It’s a bond unlike most others.
“I love my wife,” veteran Riverhead K9 officer Jack Doscinski jokes, “but my dog is with me all the time.”
The bond between K9 partners — best friends — is forged at first like all human-canine bonds, but it’s developed over months of intense training together, followed by years of working together and being together 24/7.
Riverhead’s other K9 handler, John Morris, suffered a devastating loss when his partner Rocky was killed in a car accident Sept. 2. Morris was in pursuit of a suspect who injured two fellow officers in a DWI checkpoint and fled, leading police on a high-speed chase across town.
“The outpouring of love and concern from the community was very moving,” Morris said.
People and businesses stepped up to donate money for the purchase and training of another K9 dog. Through their generosity and support, Riverhead was able to acquire Odin.
Odin, like many police dogs, was bred in Germany by a specialty breeder. German Shepherds are the breed of choice for police work, Morris said. They are strong, stable and agile and their coats are very protective. They have great noses. They can fight when it’s required of them. But they can “turn it on and off like a light switch.” One minute, they’re playful, gentle family dogs and the next minute, they’re at work — fierce and fearsome.
Morris said his kids named the dog after the Norse god Odin because of his power. In Norse mythology Odin is also associated with wisdom, knowledge, battle, healing and royalty.
Where Odin the German Shepherd is concerned, however, enthusiasm, exuberance and energy top the list of character traits. The two-year-old male — police dogs are generally all males because female dogs want to stay close to their handlers to protect them, while males will more readily leave their handlers’ sides on command — is a bundle of energy.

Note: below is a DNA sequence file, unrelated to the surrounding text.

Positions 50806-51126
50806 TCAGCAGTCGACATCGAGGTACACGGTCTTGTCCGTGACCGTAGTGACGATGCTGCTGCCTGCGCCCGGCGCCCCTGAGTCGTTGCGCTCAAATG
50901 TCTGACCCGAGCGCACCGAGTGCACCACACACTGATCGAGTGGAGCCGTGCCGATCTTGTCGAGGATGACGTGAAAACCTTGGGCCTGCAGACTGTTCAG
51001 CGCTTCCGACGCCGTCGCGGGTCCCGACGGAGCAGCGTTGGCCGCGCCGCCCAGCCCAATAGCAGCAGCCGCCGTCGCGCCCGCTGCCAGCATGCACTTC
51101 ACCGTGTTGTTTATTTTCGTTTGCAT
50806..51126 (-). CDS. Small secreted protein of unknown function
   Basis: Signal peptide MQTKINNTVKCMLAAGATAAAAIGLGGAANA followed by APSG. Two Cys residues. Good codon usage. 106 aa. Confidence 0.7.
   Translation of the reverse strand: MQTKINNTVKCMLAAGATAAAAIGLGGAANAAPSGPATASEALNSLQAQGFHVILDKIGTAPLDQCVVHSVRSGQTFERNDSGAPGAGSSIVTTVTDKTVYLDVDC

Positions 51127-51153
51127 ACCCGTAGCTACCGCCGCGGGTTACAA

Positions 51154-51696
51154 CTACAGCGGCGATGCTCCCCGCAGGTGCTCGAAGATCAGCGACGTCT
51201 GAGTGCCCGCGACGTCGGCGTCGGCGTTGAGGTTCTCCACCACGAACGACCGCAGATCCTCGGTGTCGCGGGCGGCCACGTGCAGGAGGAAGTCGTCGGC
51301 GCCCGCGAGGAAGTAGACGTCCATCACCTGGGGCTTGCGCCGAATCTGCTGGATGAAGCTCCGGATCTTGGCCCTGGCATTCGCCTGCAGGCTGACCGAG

Odin’s focus is pleasing Morris. The dog’s eyes and attention remain trained on his handler, who calls out commands in German. Odin does as he’s told and Morris rewards him with a piece of kielbasa.
Odin and Morris are currently about halfway through an 18-week training to become certified as a K9 patrol unit. In the fall, they will train in narcotics detection.
The dogs’ skills and abilities — indeed their very presence — make a huge difference in police work, the officers explain.
They are trained to track odors emitted by humans — sweat, deodorants, soaps and the like. They are also trained to track occupational odors — gasoline and oil, for example — and ground disturbances, like broken blades of grass.
“When we go to a scene, we know how to take it apart,” Doscinski said.
“Dogs can’t talk to us,” said Suffolk County Police Sgt. James Curley of the canine training section. “They communicate through their body language and by observing their body language and learning the feel of the lead, we learn to understand them.”
“You really learn to read the dog,” Doscinski said. His current K9 partner, Titan, is his fourth dog.
‘He still always amazed me’
Suffolk’s police K9 handlers are a family, though they work for different police agencies. They come together at the canine training section in Yaphank for initial and continued training. They also help each other in the field on a regular basis.
The bond these officers have with each other was on full display in September when K9 units from across the region attended a special farewell for Rocky at Veterans Memorial Park in Calverton. Dozens of K9 handlers and dogs stood together in salute as Rocky’s funeral procession passed through the parking lot in the park. It was an emotional moment for all — especially, of course, for Morris, who worked with Rocky for seven years.
“He still always amazed me,” Morris said.
Riverhead Police Sgt. Jonathan Devereaux supervises the department’s K9 units, handling scheduling, ordering food, making vet appointments.
“I’ve gotten to experience some of the great things these dogs have done on patrol,” Devereaux said.
He recalled an incident where an autistic child had run away from Little Flower in Wading River. Police had a helicopter with infrared radar searching for the child, he said. They couldn’t locate him.
“It was a bitter cold night and we were afraid he’d freeze to death,” Devereaux said. “We deployed Gator [a past Riverhead K9] and he found him within 20 or 30 minutes.”
“They are an invaluable resource,” Morris said
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